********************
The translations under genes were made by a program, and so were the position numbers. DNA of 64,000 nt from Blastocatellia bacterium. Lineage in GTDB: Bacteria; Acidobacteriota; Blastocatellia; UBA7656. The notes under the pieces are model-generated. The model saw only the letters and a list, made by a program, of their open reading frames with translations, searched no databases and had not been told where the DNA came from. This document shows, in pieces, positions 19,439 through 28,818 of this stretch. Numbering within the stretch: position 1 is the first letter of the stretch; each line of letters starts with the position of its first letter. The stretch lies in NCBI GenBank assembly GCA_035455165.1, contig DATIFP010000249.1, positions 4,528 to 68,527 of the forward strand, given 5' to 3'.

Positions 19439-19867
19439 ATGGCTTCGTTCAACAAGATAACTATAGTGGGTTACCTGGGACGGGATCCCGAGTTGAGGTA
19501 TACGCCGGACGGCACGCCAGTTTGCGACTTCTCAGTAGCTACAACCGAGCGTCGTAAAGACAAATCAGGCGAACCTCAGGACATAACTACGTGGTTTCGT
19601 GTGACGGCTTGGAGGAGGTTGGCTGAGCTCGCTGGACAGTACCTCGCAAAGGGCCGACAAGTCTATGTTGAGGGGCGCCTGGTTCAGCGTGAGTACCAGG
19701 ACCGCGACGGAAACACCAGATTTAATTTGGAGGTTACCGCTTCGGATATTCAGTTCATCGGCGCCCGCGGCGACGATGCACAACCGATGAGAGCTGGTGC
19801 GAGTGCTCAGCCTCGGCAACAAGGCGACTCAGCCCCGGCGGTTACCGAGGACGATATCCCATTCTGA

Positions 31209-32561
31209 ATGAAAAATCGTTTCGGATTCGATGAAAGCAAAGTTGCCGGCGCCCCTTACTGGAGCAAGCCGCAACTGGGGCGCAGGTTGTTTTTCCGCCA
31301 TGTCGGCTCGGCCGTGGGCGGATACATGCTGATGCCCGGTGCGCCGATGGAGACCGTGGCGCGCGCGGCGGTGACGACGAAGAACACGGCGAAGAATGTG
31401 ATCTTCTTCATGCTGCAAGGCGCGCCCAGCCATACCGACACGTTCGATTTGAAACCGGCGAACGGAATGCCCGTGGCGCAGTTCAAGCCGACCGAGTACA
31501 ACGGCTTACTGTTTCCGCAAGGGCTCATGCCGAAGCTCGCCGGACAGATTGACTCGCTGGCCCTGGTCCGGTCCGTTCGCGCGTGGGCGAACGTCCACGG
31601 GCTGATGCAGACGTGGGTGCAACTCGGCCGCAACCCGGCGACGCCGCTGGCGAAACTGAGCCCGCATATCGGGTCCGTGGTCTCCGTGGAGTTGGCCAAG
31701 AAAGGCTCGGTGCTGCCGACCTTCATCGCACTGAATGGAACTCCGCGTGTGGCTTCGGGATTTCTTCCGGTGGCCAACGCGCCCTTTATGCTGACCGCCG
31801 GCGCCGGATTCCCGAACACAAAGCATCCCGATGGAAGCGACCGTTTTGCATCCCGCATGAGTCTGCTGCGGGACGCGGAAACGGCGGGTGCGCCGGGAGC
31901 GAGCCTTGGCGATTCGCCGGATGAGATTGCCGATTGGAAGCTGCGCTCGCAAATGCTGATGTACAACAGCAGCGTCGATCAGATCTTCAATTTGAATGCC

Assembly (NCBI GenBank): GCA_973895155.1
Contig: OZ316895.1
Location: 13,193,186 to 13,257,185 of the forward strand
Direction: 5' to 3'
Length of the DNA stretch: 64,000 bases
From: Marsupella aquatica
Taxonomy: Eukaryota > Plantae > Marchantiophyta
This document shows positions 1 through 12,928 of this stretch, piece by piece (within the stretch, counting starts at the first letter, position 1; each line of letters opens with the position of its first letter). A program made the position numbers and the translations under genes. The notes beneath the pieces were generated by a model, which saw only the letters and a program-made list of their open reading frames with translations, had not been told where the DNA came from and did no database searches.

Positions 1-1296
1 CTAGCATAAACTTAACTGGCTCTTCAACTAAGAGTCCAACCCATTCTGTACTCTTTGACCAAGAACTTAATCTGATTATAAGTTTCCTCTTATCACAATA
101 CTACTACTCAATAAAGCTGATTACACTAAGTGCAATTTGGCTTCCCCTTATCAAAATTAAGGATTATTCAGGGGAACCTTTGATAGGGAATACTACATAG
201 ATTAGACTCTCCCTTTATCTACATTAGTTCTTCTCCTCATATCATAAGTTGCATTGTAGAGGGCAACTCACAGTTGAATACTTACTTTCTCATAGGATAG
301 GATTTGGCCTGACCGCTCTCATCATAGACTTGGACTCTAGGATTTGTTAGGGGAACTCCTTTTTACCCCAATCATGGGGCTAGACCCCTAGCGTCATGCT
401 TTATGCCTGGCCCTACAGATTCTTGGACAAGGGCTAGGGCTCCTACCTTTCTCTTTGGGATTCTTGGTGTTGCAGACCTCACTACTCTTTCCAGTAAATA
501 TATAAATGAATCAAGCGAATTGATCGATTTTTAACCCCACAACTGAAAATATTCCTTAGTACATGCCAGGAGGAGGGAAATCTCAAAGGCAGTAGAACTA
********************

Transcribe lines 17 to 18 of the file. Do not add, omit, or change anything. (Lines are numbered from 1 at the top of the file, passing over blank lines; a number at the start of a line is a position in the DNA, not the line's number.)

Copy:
Assembly (NCBI GenBank): GCA_973895155.1
Contig: OZ316895.1